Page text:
Over half of Canadian provinces and territories lacking when it comes to newborn hearing screening

A report card released today by Speech-Language and Audiology Canada highlights need for improved programs across the country.

OTTAWA, ON (March 25, 2014) — Not good enough: too many provinces and territories still don’t have adequate programs in place to screen babies for hearing loss and monitor children for hearing problems, says Speech-Language and Audiology Canada (SAC).

A report card issued today by SAC and the Canadian Academy of Audiologists, and endorsed by the Elks and Royal Purple of Canada, the Canadian Paediatric Society and VOICE for Hearing Impaired Children, reveals that far too many babies in Canada are not being screened for hearing loss at birth. What’s more, many provinces and territories do not have adequate programs in place to support and monitor children over the long-term.

“The initial newborn hearing screening is really just the first step. It’s an extremely important step, but it’s just the first one,” says Dr. Roula Baali, audiologist and SAC Board Director. “When we talk about early hearing detection and intervention we are really talking about a comprehensive strategy to not only screen babies for hearing loss at birth, but also provide timely diagnosis and intervention programs for children who have hearing problems and surveillance of those who do not.”

The new report card is a cross-country snapshot and astonishingly, it ranks over half of the provinces and territories in Canada as insufficient in at least one of the two categories it assessed: coverage and quality. Only British Columbia has excellent rankings in both.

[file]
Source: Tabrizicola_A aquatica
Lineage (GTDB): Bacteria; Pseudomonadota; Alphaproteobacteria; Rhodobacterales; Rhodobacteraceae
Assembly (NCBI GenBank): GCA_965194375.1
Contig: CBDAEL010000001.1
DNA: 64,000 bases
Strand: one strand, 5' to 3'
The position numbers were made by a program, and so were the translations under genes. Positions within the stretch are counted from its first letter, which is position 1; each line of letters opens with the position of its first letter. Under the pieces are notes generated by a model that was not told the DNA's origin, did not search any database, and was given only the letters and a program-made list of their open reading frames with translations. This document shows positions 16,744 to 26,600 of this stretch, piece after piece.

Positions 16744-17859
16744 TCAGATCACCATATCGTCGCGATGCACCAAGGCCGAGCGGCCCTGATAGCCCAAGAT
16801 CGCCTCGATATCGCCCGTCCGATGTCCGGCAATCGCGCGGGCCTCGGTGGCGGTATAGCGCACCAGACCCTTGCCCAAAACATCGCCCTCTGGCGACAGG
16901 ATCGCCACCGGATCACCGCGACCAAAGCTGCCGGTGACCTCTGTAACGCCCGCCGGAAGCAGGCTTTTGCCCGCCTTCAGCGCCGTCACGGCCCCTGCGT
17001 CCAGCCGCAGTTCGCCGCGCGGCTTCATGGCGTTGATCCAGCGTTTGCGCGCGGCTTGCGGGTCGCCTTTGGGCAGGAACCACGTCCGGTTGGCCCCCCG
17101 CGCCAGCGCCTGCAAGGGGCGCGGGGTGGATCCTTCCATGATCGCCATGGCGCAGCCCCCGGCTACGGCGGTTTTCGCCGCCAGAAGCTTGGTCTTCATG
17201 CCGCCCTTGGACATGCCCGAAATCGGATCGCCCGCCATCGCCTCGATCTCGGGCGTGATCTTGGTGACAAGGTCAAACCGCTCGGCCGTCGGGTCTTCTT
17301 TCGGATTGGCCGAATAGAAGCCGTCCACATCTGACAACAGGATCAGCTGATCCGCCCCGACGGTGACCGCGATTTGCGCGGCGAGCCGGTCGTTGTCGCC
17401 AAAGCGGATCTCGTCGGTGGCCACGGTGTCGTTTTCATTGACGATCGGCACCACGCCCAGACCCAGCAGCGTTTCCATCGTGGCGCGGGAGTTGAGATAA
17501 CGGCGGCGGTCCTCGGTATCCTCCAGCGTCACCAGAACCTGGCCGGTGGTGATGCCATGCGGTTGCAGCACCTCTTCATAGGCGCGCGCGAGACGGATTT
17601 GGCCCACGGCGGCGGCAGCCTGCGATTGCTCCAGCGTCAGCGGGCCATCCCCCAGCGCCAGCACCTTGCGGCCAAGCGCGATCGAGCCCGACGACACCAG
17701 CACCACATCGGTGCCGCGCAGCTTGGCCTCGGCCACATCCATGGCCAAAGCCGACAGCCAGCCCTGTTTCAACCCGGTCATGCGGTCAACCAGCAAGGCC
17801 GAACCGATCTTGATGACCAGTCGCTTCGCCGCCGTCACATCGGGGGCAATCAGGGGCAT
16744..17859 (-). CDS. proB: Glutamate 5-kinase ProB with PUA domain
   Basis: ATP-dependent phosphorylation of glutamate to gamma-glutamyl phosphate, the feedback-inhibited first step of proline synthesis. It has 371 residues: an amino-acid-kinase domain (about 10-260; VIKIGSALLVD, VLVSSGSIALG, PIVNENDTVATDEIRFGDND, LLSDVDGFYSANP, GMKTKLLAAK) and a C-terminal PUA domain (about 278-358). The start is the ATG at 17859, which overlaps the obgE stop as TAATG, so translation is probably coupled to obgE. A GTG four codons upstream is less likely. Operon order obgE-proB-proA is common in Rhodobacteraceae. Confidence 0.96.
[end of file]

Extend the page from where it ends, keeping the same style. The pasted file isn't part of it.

“While we applaud the provinces and territories that have taken steps over the last few years to implement programs, there’s still a lot work to be done,” continues Dr. Baali. “We need to get to a point where every child in Canada has access to excellent services, regardless of where he or she lives.”

Permanent childhood hearing loss has been described by some experts as a neurologic emergency. Studies show that extended periods of auditory deprivation can have a significant impact on a child’s overall brain development.

“Hearing loss affects a child’s understanding and use of language. It can also affect their cognitive, social, emotional, academic and communication development. The sooner we can detect a hearing problem, the better the chances for improvement and future success,” explains Dr. Baali.

SAC believes that this is a national issue and is calling on the federal government to take a leadership role. “We want the federal government to work with the provinces and territories to go beyond the status quo,” says Dr. Baali. “As it stands, there is far too much variability — we have some provinces like British Columbia and Ontario that are doing really well, and other provinces where there’s no province-wide program at all. Plus, there are too many provinces and territories whose programs are just not good enough. Everyone should be striving for an excellent grade. We know what needs to happen, we know the steps we need to take… we just need to make it a priority.”



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